Telling My Peace Corps Story, Part 1 of 3

It’s going to be plenty complicated for me to make sense of the time I’ve spent in the Peace Corps, let alone help others understand it all. In the next few posts I’ll try to let you in on my process of figuring out what it has meant for me and for the people I’ve met. I’ll try to keep them fairly brief and interesting. I’ll be back in the U.S. in a few hours now, but I’ll post the other parts of this post in the coming week. Thanks for reading!

My Peace Corps experience was…

-Enlightening. It opened my eyes to how most of the world really lives and interacts.

-Humbling. It drove home the realization that I have always had it easy and continue to enjoy myriad advantages just because of where I was born.

-Challenging. Both personally and professionally. Adapting to a different culture was frustrating and exasperating at times, and learning a new profession simultaneously stretched my comfort zone in many ways.

-Reassuring. Every time I engage with people from different backgrounds I am reminded of how much we have in common and how our cultural assumptions about poverty and foreignness are oversimplified.

-Heartwarming. The feeling of being welcomed, respected, and embraced by a community and individuals is always life-changing. No one can view generosity the same way when families with dirt floors serve you the best food they have and sleep two and three to a bed so you can have your own room when you visit.

-Often abstract. Working in international development and training can feel hopelessly vague at times. Change is slow, complex, and context-sensitive. Volunteers spend long stretches of time between the brief flashes of accomplishment and most of what we do cannot be empirically measured at all.

-Lonely, sometimes. There’s no ignoring the distance from loved ones, the sense of being an outsider, the memories and comforts foregone, but by the end most of us believe in the value of the time we spent here and achieve a profound sense of belonging during the 2nd year.

-Cyclical. There were good times and bad, many of which were exacerbated by distance. Feelings of isolation and inclusion provoked swings of depression and elation.

Fulfilling. The mix of personal and professional gains as well as the relationships forged in a challenging and rewarding context made my service an extremely productive and rewarding experience.

-Draining. Maintaining a long-distance relationship, integrating into a new culture and community, and working to change entrenched socio-political institutions has worn on me, but not to the point of jading me.

-Unique. All Peace Corps experiences are different, though some are more different than others. My long distance relationship as well as my site change 3/4 through my service created unique challenges and and opportunities that led sometimes to thriving and sometimes to struggling. I’m sure it will be tempting to compare my service with that of others, but I hope that it never becomes a contest and that we can simply appreciate the commonalities and differences of our experiences.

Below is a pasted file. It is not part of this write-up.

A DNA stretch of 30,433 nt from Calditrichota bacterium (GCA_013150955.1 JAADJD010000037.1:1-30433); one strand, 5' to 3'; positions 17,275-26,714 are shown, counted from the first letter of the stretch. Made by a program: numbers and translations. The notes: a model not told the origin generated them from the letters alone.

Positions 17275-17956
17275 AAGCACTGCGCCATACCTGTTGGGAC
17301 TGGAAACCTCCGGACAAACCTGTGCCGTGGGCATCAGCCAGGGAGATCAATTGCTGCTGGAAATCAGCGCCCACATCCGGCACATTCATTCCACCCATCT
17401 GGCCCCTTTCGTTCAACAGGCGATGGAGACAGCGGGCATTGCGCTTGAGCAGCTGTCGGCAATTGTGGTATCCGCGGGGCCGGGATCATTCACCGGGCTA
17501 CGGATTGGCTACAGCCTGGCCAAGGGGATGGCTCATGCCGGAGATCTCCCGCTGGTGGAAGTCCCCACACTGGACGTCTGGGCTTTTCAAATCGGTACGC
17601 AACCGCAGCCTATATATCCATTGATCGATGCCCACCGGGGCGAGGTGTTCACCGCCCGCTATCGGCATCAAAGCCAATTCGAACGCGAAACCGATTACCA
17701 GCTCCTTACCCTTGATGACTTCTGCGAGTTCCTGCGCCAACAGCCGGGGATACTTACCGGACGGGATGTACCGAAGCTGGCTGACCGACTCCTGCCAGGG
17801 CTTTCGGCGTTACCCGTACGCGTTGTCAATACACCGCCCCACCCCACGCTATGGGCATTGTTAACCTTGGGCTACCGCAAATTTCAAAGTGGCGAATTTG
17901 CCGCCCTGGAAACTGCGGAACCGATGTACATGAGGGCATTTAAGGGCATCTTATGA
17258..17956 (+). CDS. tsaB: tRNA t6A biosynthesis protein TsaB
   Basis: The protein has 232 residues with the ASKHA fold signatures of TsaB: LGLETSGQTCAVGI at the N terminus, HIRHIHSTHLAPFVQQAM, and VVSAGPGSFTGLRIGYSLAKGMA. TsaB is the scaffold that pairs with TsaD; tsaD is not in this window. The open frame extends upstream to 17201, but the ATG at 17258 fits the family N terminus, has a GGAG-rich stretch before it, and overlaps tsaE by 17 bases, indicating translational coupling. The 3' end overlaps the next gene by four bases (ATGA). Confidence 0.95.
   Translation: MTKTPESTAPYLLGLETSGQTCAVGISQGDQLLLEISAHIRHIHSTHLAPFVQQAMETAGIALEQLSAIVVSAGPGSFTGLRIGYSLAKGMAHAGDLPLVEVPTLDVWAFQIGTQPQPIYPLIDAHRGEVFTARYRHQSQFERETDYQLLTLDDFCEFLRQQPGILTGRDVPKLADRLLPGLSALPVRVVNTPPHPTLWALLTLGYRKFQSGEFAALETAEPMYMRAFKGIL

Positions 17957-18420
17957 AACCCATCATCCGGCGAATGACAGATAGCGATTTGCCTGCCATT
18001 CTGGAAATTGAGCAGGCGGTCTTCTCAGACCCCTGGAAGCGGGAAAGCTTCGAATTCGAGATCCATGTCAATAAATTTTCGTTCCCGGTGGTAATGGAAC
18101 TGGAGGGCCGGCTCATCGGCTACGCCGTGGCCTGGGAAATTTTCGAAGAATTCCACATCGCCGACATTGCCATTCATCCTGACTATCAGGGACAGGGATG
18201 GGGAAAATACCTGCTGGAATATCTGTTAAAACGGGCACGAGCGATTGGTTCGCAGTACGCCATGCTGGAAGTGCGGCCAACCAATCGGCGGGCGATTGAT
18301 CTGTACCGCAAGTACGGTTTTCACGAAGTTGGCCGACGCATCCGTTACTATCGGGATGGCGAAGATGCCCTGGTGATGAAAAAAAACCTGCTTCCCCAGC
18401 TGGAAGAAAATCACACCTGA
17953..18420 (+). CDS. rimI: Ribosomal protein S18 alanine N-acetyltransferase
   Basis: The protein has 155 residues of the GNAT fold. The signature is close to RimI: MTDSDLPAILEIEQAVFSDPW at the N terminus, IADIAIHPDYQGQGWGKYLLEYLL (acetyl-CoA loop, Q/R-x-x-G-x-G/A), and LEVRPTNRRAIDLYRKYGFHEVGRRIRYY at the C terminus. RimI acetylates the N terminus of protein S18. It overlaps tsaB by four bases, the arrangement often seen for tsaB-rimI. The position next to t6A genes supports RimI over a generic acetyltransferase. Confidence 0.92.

My Peace Corps experience was NOT…

-About saving the world. I never had illusions that I was off to fix the problems of the world during these two years. I wanted a new, different, and challenging experience during which I could reflect on my place in the world and do something positive for others at the same time.

-Just about me. I actually feel like I dedicated myself to my work and to the community more completely and fruitfully than I had expected. I have done more good for others than I thought I could.

-Business as usual. Many of my assumptions about life, material needs, poverty, and education were upended while I was here and that was exactly the point of joining.

-Vacation. I’ve heard the Peace Corps referred to as the ‘Posh Corps,’ especially for some country posts that are considered less harsh than others. While it’s true that some volunteers treat it as a second (or first) study abroad by drinking and sightseeing, I did not and most of the volunteers I know didn’t either. We worked hard, usually at least six days per week and even when we weren’t in the schools or health centers, were were still speaking Spanish and trying to interact and build relationships in another country.

-Predictable. It would be one thing if we knew with certitude the dimensions of the challenges we were to face, the depths of discomfort, and the days when our best laid plans would slip away like water through fingers, but the reality of service was much messier. We were often swimming in an fog of fragmentary information and vague promises, trying to grasp anything tangible or concrete. It could get maddening, but it does feel like we can handle any situation we’re thrown into back in the U.S. now.

-Comfortable. I learned to adapt to the heat, humidity, rain, mosquitoes, scorpions, dust, cockroaches, latrines, power outages, water outages, parasites and bacteria, but that doesn’t mean that I enjoyed them.

The teachers from my school in Balgue on Ometepe threw me a going-away dinner this week. It was delicious.

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One response to this post.

  1. I absolutely love this. Still trying to get my thoughts together to write my closing blog(s). In the mean time, I read yours to my mom, and she loved it too!

    Reply

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